Earlier this year, California Governor Jerry Brown made history when he appointed UCLA Law alumnus Paul Lo to the Merced County Superior Court Bench. Lo, who will be sworn in this Friday, will be the nation’s first Hmong American judge.
Over the last two weeks, I’ve written a series of posts about affirmative action initiated by the fight over SCA5, a bill that would have amended the California constitution to repeal Prop 209 for public education and restore narrow considerations of race to the college admissions process as part of holistic review of qualified applicants. SCA5 was withdrawn after backlash from Asian American voters, but the fight over the morality of race-based affirmative action rages on — particularly in the comments section of my posts, where I’ve been privileged to host several forums to encourage further discussion on this subject.
The focus on class-based affirmative action is appealing to some liberals precisely because it rejects the unseemly conversations of race that can force a conversation on White privilege. Instead, it blames minority underachievement on classism, not racism, and leaves liberals comfortably in support of increased state spending on social services. Tacitly, they argue, if poor minorities can’t pull themselves up by their bootstraps after we address the impacts of their poverty, their failures must then be their fault. In short, arguments in support of class-based affirmative action is viewed as a panacea for social iniquity, with a concurrent, explicit denial of any further impact of institutional racism on underrepresented minority students.
Ironically, the UC system under Prop 209 provides the perfect counter-argument to these charges. California’s public education system, with its late-90’s rejection of race-based admissions, provide the ideal demonstration of the inadequacies of purportedly “colour-blind” admissions policies that engage in class-based affirmative action in the absence of racial consideration.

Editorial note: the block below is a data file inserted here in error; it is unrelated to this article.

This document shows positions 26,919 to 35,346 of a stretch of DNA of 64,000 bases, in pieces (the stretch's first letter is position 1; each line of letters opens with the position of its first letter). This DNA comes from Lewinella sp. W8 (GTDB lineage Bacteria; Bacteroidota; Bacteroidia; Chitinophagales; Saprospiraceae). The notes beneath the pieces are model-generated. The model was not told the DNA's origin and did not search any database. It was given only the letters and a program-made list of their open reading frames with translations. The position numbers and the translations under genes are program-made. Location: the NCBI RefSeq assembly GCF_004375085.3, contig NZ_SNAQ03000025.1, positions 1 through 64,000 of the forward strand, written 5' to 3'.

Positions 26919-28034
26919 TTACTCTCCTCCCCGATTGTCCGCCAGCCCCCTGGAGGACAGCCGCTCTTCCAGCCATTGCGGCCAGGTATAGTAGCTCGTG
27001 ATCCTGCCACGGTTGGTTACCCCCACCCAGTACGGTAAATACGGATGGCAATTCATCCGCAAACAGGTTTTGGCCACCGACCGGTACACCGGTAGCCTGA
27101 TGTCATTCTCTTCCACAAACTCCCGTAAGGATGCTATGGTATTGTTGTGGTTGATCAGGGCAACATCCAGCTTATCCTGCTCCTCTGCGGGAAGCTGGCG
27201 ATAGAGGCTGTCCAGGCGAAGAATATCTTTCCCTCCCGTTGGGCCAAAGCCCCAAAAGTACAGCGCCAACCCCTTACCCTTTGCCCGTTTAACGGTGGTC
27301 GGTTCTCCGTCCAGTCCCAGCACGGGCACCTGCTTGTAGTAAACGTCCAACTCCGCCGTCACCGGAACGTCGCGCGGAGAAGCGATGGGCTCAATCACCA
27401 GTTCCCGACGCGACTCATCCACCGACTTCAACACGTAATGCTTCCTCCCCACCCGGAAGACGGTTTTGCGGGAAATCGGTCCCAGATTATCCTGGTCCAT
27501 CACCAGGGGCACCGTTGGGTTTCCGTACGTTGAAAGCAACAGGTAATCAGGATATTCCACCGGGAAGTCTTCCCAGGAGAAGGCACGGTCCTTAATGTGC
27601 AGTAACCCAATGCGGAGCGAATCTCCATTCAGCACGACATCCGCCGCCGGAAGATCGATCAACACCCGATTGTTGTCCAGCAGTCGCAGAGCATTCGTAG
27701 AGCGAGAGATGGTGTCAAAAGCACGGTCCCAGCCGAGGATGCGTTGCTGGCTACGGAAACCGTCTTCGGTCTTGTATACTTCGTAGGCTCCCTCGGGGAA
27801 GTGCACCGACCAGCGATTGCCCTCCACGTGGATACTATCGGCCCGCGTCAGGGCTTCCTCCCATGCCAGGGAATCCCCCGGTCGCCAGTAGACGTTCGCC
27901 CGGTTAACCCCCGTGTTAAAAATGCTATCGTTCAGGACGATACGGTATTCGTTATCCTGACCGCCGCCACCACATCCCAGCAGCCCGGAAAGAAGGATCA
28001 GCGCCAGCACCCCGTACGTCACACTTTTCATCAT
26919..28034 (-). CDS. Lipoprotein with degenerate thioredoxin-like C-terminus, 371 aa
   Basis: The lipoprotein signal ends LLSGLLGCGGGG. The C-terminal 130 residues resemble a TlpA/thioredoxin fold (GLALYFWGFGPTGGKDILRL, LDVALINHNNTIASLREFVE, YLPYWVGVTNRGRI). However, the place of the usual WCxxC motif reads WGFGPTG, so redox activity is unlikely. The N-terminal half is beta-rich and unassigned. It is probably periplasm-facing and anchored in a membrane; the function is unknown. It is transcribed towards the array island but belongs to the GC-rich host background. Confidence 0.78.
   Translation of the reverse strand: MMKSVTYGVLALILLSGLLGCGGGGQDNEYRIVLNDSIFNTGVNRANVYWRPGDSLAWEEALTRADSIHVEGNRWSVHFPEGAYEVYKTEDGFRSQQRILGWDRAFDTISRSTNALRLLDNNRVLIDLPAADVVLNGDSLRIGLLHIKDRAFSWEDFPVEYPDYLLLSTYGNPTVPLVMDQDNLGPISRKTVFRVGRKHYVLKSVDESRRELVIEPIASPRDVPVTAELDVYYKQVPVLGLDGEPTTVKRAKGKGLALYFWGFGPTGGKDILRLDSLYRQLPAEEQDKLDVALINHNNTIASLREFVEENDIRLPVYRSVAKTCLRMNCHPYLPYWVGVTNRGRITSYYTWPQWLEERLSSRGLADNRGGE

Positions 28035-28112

Or, as Scot Nakagawa points out, post-Prop 209 college admissions in the UC system demonstrate that “in a racially inequitable society, color blind solutions end up reflecting that inequitable context and often even contributes to its perpetuation.”
Yet, a vocal minority of Asian Americans — predominantly Chinese Americans situated in Southern California — managed to get SCA5 tabled through an online petition and thousands of phone calls placed to Asian American elected officials. And, while the political clout it takes to kill a bill and send California Dems scampering back to their war rooms is impressive, the anti-SCA5 rhetoric has been based on some pretty shocking untruths and misinformation, much of it originating out of conservative PACs and ethnic news.
The most misinformed, ahistorical, and flat-out bizarre rhetoric arrives in the form of anti-SCA5 opponents who in the last two weeks compared the bill to bunch of stuff SCA5 are not like. You think you are ready, but you have no idea.
After the jump, here are the top 5 things SCA5 are not like.
Although considering SCA5 did nothing but strike two words — “public education” — from the state constitution, I’m not entirely sure what those amendments might be.
More substantively, Hernandez has vowed to start a state-wide task force to address the issue of affirmative action in higher education, and to combat the profound untruths and misinformation that has characterized the debate over SCA5 in the last few weeks.
Hernandez said he wants to get more positive information out to the public and to dispel what he calls misinformation about SCA 5. To do that, he said he will create a commission of elected officials; experts in constitutional law; community leaders from different ethnic groups; students; parents; and representatives from the UCs, CSUs and community colleges.
The point, he said, is to address concerns opponents have, which might mean amending or even rewriting the proposal.
This turn of events is a positive one, and should provide California voters the tools they need to have the complex, nuanced, and fact-based conversation that the issue of affirmative action deserves. Further, it will permit a conversation that reflects all positions on the topic — particularly, the diverse positions that can be found even within the Asian American community alone.